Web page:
Several obstacles stand in the way of schooling for students with an immigrant background, here as elsewhere. We note, however, that attending a highly multi-ethnic school would not have a significant negative impact on success.
Pupils' academic performance does not depend on the number of children with an immigrant background in the school they attend, or whether they speak languages other than the language of instruction. This is what we learn in a recent newsletter of the'Organization for Economic Co-operation and Development (OECD). The latter analyzed in detail the data of thePisa 2009 survey, carried out among 34 OECD member countries as well as 41 partner countries and economies, to draw this conclusion.
For young immigrants, the fact of attending a school in an underprivileged environment characterized by poor mother's education would have a greater negative impact. “For pupils with an immigrant background - as for all pupils, moreover - the fact of being concentrated in educational establishments attended by pupils facing the same socio-economic disadvantage as them constitutes an obstacle. major to academic success, ”says one. The good news is that Canada is below the OECD average for the number of immigrant youth attending schools with a high proportion of students with poorly educated mothers.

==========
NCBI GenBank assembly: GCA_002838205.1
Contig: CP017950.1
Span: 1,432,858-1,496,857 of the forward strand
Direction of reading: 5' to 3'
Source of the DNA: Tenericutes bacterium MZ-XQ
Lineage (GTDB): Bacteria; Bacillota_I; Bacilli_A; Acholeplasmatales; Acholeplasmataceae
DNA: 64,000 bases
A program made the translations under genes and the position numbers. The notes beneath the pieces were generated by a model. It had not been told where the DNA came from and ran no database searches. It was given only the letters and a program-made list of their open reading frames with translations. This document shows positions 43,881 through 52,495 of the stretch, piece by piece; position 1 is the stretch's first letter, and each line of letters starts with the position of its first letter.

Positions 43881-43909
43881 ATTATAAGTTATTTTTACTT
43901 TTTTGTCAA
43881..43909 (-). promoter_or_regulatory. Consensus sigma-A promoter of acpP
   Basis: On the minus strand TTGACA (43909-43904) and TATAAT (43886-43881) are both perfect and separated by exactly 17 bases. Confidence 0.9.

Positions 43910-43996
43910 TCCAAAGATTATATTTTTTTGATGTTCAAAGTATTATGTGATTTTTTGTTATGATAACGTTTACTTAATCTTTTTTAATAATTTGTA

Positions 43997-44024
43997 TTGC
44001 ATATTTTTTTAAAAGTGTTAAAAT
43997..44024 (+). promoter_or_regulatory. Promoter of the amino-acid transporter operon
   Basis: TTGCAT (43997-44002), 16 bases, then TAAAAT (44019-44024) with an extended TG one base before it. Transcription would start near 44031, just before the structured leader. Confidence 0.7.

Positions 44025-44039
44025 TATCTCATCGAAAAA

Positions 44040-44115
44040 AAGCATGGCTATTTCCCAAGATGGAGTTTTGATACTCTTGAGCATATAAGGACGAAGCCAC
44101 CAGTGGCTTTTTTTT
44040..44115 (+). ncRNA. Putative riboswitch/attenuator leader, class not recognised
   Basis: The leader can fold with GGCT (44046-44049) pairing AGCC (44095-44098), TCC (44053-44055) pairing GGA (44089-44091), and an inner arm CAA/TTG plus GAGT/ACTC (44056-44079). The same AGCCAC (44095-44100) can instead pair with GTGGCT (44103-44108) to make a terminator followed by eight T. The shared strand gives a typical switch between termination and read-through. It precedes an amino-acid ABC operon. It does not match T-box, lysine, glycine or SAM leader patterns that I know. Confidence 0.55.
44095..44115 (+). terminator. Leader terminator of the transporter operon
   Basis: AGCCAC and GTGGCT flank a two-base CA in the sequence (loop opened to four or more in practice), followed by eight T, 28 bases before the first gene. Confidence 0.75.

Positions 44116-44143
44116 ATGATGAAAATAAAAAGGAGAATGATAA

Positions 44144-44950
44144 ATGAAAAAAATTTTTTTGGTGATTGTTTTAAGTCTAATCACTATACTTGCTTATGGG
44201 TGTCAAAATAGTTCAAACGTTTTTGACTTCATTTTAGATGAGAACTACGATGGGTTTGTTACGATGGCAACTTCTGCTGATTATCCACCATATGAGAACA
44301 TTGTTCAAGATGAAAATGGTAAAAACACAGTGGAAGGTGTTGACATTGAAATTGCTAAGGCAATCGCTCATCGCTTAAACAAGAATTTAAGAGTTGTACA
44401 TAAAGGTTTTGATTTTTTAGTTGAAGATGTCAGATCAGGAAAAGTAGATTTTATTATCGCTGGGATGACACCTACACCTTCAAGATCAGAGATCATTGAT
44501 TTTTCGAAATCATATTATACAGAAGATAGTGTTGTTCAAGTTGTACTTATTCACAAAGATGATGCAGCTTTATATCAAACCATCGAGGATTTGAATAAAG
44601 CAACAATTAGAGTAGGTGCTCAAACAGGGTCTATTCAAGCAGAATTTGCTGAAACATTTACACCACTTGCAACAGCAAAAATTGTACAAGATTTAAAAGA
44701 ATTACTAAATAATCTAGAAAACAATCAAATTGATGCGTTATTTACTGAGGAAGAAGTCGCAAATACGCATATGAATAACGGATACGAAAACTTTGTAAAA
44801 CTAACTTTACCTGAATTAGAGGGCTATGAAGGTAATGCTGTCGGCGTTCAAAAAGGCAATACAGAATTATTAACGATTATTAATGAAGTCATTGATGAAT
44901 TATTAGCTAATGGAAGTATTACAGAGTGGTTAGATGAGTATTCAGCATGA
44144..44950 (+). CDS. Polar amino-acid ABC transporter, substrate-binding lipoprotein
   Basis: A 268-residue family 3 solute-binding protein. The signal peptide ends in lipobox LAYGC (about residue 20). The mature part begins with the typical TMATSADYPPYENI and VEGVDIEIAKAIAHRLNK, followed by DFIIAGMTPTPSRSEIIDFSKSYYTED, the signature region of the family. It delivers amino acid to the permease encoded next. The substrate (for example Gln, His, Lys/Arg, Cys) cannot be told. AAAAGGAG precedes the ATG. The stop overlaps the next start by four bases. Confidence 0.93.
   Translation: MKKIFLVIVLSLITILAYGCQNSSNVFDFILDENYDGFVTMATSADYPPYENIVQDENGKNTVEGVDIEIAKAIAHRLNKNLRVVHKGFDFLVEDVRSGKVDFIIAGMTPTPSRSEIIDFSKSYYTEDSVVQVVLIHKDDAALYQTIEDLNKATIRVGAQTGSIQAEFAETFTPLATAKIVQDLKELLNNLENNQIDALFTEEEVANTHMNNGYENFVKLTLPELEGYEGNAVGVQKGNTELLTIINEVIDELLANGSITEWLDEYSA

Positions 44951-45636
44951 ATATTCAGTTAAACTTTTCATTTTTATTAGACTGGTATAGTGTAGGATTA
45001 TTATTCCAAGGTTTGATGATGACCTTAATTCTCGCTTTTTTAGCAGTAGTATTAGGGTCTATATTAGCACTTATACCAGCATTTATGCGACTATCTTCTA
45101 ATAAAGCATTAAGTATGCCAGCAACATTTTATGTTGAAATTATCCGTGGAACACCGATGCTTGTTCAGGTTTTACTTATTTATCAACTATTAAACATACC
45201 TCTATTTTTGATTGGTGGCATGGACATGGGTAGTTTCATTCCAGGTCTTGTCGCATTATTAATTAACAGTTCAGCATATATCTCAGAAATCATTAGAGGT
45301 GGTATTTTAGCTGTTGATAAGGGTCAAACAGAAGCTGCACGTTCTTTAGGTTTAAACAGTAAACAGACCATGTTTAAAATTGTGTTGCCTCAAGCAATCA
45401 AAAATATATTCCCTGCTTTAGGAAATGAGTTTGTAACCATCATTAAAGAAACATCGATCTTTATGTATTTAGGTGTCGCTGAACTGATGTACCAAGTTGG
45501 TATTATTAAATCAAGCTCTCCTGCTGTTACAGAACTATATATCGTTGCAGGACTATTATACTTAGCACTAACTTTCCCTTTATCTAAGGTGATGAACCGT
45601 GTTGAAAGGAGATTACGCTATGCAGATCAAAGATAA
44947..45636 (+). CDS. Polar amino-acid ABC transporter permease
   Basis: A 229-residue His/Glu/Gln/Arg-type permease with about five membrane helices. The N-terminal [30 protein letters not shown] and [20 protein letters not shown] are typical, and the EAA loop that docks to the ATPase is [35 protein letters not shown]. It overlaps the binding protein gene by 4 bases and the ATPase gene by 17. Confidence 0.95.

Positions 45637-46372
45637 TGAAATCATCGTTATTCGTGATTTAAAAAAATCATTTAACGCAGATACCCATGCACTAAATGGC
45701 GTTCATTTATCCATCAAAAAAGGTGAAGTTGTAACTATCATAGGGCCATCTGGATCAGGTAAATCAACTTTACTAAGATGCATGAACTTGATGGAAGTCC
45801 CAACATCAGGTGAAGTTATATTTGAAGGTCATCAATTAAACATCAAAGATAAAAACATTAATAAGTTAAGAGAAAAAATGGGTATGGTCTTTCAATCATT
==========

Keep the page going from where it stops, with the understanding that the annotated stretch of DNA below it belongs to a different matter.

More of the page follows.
In addition, many educational establishments deemed to be “very efficient” welcome several young people from immigrant backgrounds, it should be noted. These good results are often attributable to the implementation of national or regional policies aimed at facilitating the reception of a heterogeneous clientele.
PISA: Program for International Student Assessment
OECD: Organization for Economic Co-operation and Development